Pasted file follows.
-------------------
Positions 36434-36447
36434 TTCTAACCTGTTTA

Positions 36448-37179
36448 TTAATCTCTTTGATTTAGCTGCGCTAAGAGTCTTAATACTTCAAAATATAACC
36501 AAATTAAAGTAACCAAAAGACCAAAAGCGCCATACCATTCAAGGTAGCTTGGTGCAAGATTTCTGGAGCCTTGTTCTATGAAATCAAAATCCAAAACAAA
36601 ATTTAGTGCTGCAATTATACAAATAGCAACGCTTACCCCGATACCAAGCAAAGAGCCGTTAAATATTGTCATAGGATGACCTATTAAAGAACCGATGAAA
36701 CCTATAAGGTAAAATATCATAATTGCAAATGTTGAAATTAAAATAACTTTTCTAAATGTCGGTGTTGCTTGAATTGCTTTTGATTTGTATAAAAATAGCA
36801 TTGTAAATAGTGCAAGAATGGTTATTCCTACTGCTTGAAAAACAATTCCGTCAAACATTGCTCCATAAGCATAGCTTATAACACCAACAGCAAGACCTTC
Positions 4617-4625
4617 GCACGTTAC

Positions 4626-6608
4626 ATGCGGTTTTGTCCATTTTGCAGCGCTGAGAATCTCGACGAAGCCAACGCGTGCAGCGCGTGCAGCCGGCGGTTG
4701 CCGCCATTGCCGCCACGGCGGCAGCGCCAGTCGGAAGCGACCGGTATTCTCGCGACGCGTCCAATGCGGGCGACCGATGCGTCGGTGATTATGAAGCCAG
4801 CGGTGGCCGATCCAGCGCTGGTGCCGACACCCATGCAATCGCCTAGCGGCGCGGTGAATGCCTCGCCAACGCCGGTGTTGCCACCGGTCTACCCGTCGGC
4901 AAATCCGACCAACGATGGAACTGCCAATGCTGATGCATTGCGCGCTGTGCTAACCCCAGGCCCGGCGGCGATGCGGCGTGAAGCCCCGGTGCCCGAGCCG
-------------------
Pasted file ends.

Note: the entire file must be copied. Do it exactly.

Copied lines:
Positions 36434-36447
36434 TTCTAACCTGTTTA

Positions 36448-37179
36448 TTAATCTCTTTGATTTAGCTGCGCTAAGAGTCTTAATACTTCAAAATATAACC
36501 AAATTAAAGTAACCAAAAGACCAAAAGCGCCATACCATTCAAGGTAGCTTGGTGCAAGATTTCTGGAGCCTTGTTCTATGAAATCAAAATCCAAAACAAA
36601 ATTTAGTGCTGCAATTATACAAATAGCAACGCTTACCCCGATACCAAGCAAAGAGCCGTTAAATATTGTCATAGGATGACCTATTAAAGAACCGATGAAA
36701 CCTATAAGGTAAAATATCATAATTGCAAATGTTGAAATTAAAATAACTTTTCTAAATGTCGGTGTTGCTTGAATTGCTTTTGATTTGTATAAAAATAGCA
36801 TTGTAAATAGTGCAAGAATGGTTATTCCTACTGCTTGAAAAACAATTCCGTCAAACATTGCTCCATAAGCATAGCTTATAACACCAACAGCAAGACCTTC
Positions 4617-4625
4617 GCACGTTAC

Positions 4626-6608
4626 ATGCGGTTTTGTCCATTTTGCAGCGCTGAGAATCTCGACGAAGCCAACGCGTGCAGCGCGTGCAGCCGGCGGTTG
4701 CCGCCATTGCCGCCACGGCGGCAGCGCCAGTCGGAAGCGACCGGTATTCTCGCGACGCGTCCAATGCGGGCGACCGATGCGTCGGTGATTATGAAGCCAG
4801 CGGTGGCCGATCCAGCGCTGGTGCCGACACCCATGCAATCGCCTAGCGGCGCGGTGAATGCCTCGCCAACGCCGGTGTTGCCACCGGTCTACCCGTCGGC
4901 AAATCCGACCAACGATGGAACTGCCAATGCTGATGCATTGCGCGCTGTGCTAACCCCAGGCCCGGCGGCGATGCGGCGTGAAGCCCCGGTGCCCGAGCCG